Free air cooling edit

Schematic drawing of server racks with and without cold aisle containment (1) circulating air-cooling device (2) cold aisle (3) server racks (4) warm aisle (5) barrier between cold and warm aisles. Blue lines: flow of cold air; red lines: flow of warm air

Free air cooling systems uses external wind instead of traditional data-center computer room air conditioner (CRAC) units.[13] Although outdoor air still needs to be filtered and moisturized, much less energy is required to cool a data center with this method. Outdoor air temperature is an issue here, and the data center's location plays a critical role in this technology.[14]

Hot and cold aisle containment edit

In this method, the rows of racks are aligned with the backs of the servers facing each other; the aisles are enclosed, to capture the air. In hot aisle containment, the heat produced by the servers is pumped to the cooling units. In cold aisle containment, cold air is pumped to the enclosed aisles. Both containment methods are more effective than traditional cooling technologies, and can help reduce energy consumption (and its impact). Although it may be more difficult to implement, hot aisle containment is more effective than cold aisle containment.[15][16]

Reusing waste heat edit

Data centers use electric power, releasing more than 98 percent of this electricity as heat. Waste heat can be actively reused, and a data center becomes a closed-loop heating system with no waste. Examples include:

  • The IBM Reusing Data Center in Switzerland, where the heat warms a local swimming pool
  • In Finland, the Yandex and Academica data centers replacing the heat used by 500-1,000 homes with data-center energy.
  • Amazon reused heat from a nearby data center for a biosphere project in Seattle.[17]

Ultrasonic humidification edit

Some humidity is necessary for data centers to work efficiently and prevent damage to devices and servers. Ultrasonic humidification uses ultrasound to create moisture, using 90 percent less energy than conventional methods such as resistance steam humidifiers.[18]

Evaporative cooling edit

Evaporative cooling reduces heat by the evaporation of water. Two main methods are used: evaporation pads and high-pressure spray systems. With evaporation pads – the more popular method – air is drawn through the pads, making water evaporate and cooling the air. The other technique, high-pressure spray systems, needs a larger area and consumes more energy with pumps. Evaporative cooling is dependent on geographical location and season, because both affect the moisture level of the air. Compared to traditional mechanical cooling systems, evaporative cooling generally uses significantly less electricity.[19]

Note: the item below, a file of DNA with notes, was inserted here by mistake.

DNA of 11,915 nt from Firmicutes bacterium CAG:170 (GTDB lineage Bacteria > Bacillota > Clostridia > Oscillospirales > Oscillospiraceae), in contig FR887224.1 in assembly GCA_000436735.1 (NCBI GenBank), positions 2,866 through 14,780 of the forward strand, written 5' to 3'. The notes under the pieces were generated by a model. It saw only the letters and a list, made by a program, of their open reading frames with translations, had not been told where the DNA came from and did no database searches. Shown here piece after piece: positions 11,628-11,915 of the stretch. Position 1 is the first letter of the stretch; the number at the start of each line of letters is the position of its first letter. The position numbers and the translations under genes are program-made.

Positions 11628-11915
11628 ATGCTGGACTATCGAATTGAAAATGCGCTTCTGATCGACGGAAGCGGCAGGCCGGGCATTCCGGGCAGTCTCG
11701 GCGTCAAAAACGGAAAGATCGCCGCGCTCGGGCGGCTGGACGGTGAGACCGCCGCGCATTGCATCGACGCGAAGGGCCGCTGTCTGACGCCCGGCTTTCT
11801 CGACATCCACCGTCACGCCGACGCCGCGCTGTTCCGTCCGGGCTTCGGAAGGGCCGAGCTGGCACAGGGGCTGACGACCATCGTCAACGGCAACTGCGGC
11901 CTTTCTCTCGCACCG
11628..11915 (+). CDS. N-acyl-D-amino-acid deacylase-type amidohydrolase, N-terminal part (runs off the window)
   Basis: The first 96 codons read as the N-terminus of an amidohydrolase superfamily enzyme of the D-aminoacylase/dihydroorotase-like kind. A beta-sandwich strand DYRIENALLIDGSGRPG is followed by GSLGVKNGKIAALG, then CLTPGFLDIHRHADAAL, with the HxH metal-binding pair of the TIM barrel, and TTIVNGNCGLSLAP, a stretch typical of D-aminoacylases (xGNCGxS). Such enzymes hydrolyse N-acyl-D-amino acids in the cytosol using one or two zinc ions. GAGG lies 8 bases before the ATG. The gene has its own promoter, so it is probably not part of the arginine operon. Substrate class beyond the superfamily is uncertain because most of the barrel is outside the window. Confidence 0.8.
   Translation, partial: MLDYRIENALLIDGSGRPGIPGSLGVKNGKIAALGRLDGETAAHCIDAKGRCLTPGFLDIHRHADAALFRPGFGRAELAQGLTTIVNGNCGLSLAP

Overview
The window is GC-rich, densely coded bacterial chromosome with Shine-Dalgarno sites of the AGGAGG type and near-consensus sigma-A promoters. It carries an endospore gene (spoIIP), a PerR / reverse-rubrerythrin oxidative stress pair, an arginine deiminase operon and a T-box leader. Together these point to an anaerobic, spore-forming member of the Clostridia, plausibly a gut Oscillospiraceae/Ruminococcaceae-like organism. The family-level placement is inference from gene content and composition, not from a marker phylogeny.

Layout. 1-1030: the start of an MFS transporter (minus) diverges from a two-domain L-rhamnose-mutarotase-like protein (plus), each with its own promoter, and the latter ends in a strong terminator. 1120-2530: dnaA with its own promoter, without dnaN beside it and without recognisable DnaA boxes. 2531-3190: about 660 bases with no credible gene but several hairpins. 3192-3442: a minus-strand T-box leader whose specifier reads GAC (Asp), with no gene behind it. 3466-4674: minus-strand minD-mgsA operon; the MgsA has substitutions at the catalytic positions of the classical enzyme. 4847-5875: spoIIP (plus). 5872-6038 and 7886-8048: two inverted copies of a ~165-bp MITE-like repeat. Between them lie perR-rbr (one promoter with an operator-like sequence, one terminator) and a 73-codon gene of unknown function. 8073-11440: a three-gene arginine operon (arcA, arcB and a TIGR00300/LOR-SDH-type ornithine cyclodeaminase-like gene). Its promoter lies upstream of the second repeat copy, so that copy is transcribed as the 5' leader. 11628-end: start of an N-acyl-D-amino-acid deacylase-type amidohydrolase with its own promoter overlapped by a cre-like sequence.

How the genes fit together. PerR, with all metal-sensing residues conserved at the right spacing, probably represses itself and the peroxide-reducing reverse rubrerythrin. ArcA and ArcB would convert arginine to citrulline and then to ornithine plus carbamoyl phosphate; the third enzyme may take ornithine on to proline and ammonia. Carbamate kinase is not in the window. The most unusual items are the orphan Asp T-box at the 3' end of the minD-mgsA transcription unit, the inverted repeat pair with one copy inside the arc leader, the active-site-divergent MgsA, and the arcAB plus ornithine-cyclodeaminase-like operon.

Investment in Green Data Center edit

According to a new study by Arizton Advisory & Intelligence, the total investment in the green data center market across the globe marked $35.58 billion in 2021. The investment is expected to grow by a CAGR of 7.6%.[20]

References edit

  1. ^ "Sustainable data centers: 5 key questions".
  2. ^ "Focus Green datacenter" (PDF). docs.media.bitpipe.com.
  3. ^ "Hydropower datacenter in Switzerland". datacenterlight.ch/en-us/cms/hydropower/.
  4. ^ Inc., Advanced Solutions International. "AFCOM Home". www.afcom.com. {{cite web}}: |last= has generic name (help)
  5. ^ "Analysis of performance metrics for data center efficiency – should the Power Utilization Effectiveness PUE still be used as the main indicator? (Part 1): REHVA". www.rehva.eu.
  6. ^ "PUE Calculator – 42U".
  7. ^ "Green Power Usage Effectiveness - GPUE". 7 March 2012. Archived from the original on 3 March 2016. Retrieved 1 July 2018.
  8. ^ "Are you Measuring your Green KPI's like Power Usage Effectiveness (PUE) = Cooling + Power + Lighting + IT/ IT - Anaeko". 13 May 2013.
  9. ^ "White paper guidelines" (PDF). tmp2014.airatwork.com. Archived from the original (PDF) on 2018-09-03. Retrieved 2018-07-01.
  10. ^ "What is LEED Certification for Data Centers? - Lifeline Data Centers". 23 October 2014.
  11. ^ "Energy star certification". datacenterknowledge.com. 27 August 2012. Retrieved September 1, 2018.
  12. ^ a b "Top technologies that can make your data centre green".
  13. ^ "Free-air cooling – using natural cooling in the data centre".
  14. ^ "Whitepapers". www.stulz.de.
  15. ^ "Impact of Hot and Cold Aisle Containment on Data Center Temperature and Efficiency" (PDF). Retrieved 2018-09-04.
  16. ^ "Think Inside the Box & Implement Containment for Energy Savings". www.greenhousedata.com.
  17. ^ "How to Reuse Waste Heat from Data Centers Intelligently". 10 May 2016.
  18. ^ "Fact sheet" (PDF). www.energystar.gov.
  19. ^ "How Free is Evaporative Cooling in the Data Center". www.greenhousedata.com. Archived from the original on 2018-09-03. Retrieved 2018-07-01.
  20. ^ "Green Data Center Market, Size, Global Industry Report 2027".